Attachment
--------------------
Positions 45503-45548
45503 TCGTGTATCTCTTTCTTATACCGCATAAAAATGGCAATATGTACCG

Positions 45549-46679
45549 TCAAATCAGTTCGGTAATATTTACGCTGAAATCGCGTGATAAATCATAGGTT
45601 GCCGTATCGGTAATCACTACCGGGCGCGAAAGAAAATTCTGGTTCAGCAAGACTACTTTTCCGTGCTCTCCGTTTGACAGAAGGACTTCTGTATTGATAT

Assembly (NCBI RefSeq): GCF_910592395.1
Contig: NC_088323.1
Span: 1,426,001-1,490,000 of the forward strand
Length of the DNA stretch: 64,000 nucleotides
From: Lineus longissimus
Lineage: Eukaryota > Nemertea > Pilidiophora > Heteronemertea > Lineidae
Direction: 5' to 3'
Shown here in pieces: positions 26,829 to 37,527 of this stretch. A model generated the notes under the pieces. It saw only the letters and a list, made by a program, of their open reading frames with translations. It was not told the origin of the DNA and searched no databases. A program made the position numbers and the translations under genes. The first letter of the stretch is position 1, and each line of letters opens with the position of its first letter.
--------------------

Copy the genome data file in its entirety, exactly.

Positions 45503-45548
45503 TCGTGTATCTCTTTCTTATACCGCATAAAAATGGCAATATGTACCG

Positions 45549-46679
45549 TCAAATCAGTTCGGTAATATTTACGCTGAAATCGCGTGATAAATCATAGGTT
45601 GCCGTATCGGTAATCACTACCGGGCGCGAAAGAAAATTCTGGTTCAGCAAGACTACTTTTCCGTGCTCTCCGTTTGACAGAAGGACTTCTGTATTGATAT

Assembly (NCBI RefSeq): GCF_910592395.1
Contig: NC_088323.1
Span: 1,426,001-1,490,000 of the forward strand
Length of the DNA stretch: 64,000 nucleotides
From: Lineus longissimus
Lineage: Eukaryota > Nemertea > Pilidiophora > Heteronemertea > Lineidae
Direction: 5' to 3'
Shown here in pieces: positions 26,829 to 37,527 of this stretch. A model generated the notes under the pieces. It saw only the letters and a list, made by a program, of their open reading frames with translations. It was not told the origin of the DNA and searched no databases. A program made the position numbers and the translations under genes. The first letter of the stretch is position 1, and each line of letters opens with the position of its first letter.